The VERY scandalous history of the honey trap is recounted in a new book – from the ring of seduction run by Catherine de Medici to the English wife who bedded a Navy official for her German spy husband

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  • The author Henry R. Schlesinger traces the history of the honey trap in new book
  • Fascinating examples include a Venetian minister duped by his mistress
  • It also explains how the invention of technology has shaped the methods of espionage.
  • Honey Trapped: Sex, Betrayal and Weaponized Love, by Schlesinger, is out now

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Sex, espionage, mystery and scandal, it’s no surprise that society can’t resist a honey trap story.

From Greek mythology to James Bond, examples of the use of sex as a weapon in espionage have been recorded throughout history and have become a mainstay in popular books, TV shows, and movies.

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So-called honey trap operations, where female operatives are dispatched with a mission to entice a target, have been initiated by nearly every modern intelligence service, although most deny the use of sexual trapping.

The author Henry R. Schlesinger writes in his new book Honey Trapped: Sex, Betrayal, “Like a denounced small-town brothel by citizens that nonetheless maintains a lively Saturday night business, sex in the world of espionage takes a different place.” keeps. and armed love.

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‘Organizations that reluctantly accept spy satellites, covert payments and covert audio surveillance display a persistent satire around the profession’s oldest and arguably one of its most effective tactics.’

Starting with Samson and Delilah, Schlesinger recounts well-known and lesser-known cases of suspected and confirmed honey trap operations, including the most famous femme fatale in history: Mata Hari.

Here, FEMAIL reveals some of the tantric cases uncovered by the author…

15th-century Venetian officer betrayed by his mistress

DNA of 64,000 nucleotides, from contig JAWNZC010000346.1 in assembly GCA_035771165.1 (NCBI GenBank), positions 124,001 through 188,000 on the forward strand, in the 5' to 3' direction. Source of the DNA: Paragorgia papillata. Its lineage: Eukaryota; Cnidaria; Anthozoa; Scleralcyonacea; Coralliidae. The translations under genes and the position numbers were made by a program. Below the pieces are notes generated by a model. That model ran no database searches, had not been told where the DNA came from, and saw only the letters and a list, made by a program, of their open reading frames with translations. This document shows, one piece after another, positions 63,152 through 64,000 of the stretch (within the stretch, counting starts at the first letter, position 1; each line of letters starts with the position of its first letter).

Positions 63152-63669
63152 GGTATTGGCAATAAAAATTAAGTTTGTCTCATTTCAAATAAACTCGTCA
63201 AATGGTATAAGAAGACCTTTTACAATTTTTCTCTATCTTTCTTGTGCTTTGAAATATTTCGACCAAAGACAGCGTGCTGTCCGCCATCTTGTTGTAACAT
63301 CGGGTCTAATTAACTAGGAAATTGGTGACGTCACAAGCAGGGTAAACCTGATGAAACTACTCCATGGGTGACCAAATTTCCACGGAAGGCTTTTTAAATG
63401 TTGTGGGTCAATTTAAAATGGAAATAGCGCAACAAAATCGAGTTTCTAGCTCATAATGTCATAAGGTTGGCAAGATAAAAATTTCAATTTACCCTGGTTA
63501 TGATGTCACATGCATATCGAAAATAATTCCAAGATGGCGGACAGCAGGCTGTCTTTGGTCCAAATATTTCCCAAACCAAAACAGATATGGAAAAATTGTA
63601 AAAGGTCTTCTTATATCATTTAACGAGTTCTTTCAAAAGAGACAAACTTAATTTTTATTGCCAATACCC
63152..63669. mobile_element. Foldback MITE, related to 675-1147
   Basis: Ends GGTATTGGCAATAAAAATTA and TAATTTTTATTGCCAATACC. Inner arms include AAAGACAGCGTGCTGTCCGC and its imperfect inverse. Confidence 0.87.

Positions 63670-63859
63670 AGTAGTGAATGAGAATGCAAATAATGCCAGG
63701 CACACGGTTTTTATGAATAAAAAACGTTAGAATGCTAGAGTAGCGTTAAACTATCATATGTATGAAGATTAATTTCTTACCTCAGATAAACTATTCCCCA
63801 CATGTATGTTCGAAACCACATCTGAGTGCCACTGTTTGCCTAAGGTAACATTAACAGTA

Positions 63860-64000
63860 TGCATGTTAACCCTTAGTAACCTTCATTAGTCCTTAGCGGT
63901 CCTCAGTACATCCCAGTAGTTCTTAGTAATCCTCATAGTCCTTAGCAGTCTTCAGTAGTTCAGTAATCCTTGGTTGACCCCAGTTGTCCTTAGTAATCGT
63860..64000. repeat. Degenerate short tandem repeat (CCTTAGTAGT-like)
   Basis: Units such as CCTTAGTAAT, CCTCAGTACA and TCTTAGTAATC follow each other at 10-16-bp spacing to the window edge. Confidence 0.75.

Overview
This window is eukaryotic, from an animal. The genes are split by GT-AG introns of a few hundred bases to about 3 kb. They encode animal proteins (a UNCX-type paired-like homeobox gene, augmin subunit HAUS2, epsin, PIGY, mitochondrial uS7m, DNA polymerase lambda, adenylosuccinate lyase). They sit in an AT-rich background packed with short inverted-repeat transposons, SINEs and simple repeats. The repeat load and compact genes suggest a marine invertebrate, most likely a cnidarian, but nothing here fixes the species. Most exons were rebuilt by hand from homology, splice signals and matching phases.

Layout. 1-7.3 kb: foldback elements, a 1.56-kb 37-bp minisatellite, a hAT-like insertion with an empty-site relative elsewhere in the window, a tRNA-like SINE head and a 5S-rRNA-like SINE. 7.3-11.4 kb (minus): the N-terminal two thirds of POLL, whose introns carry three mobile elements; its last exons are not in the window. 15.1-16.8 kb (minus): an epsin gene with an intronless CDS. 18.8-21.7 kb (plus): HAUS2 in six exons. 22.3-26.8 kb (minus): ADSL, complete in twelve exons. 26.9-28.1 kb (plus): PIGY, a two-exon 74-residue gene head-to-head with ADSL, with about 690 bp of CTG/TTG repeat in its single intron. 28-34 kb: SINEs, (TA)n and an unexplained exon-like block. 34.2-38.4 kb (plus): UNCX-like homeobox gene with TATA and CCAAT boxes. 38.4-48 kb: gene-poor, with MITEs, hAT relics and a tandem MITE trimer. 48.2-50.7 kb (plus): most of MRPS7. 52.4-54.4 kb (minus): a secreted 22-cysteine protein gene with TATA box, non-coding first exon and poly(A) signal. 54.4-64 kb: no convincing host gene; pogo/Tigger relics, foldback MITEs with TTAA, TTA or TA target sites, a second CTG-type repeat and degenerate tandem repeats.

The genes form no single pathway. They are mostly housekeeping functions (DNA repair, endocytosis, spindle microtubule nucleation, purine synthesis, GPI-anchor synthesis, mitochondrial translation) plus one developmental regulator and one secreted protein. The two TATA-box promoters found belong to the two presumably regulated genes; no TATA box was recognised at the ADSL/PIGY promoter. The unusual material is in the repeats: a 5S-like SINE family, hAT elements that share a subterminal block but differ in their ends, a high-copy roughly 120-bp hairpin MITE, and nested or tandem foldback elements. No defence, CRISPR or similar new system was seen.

Caught in the bedroom: In 1498, Venetian official Antonio Di Lando shared government secrets with his mistress, who had hidden her other lover under the bed. painted, Venetian lover, painted 1525-1530

From Control to Exploitation: How the Honey Trap Works – and the Four Main Types

While honey traps appear spontaneous, they are controlled just like any other operation. Goals are observed, evaluated, recruited and handled. There are also subtle differences in what they are designed to achieve. Schlesinger writes:

Control: Obtaining a person’s cooperation for human intelligence tasks, such as passing secrets over an extended period for access to love or sex.

Exploitation, taking unfair advantage: Revealing secrets either unintentionally or unintentionally by talking on pillows, through access to computers, phones, or other equipment containing sensitive material.

aim: Putting targets in a position that benefits adversary intelligence, such as making them vulnerable to murder or kidnapping.

To defame: Disclosure of reprehensible contact details or evidence to create a personal or organizational scam.

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The phrase ‘honey trap’ may now conjure up the image of a grainy hotel room photograph taken on a hidden camera, or sneak covert video recordings, but it existed centuries before the invention of modern technology.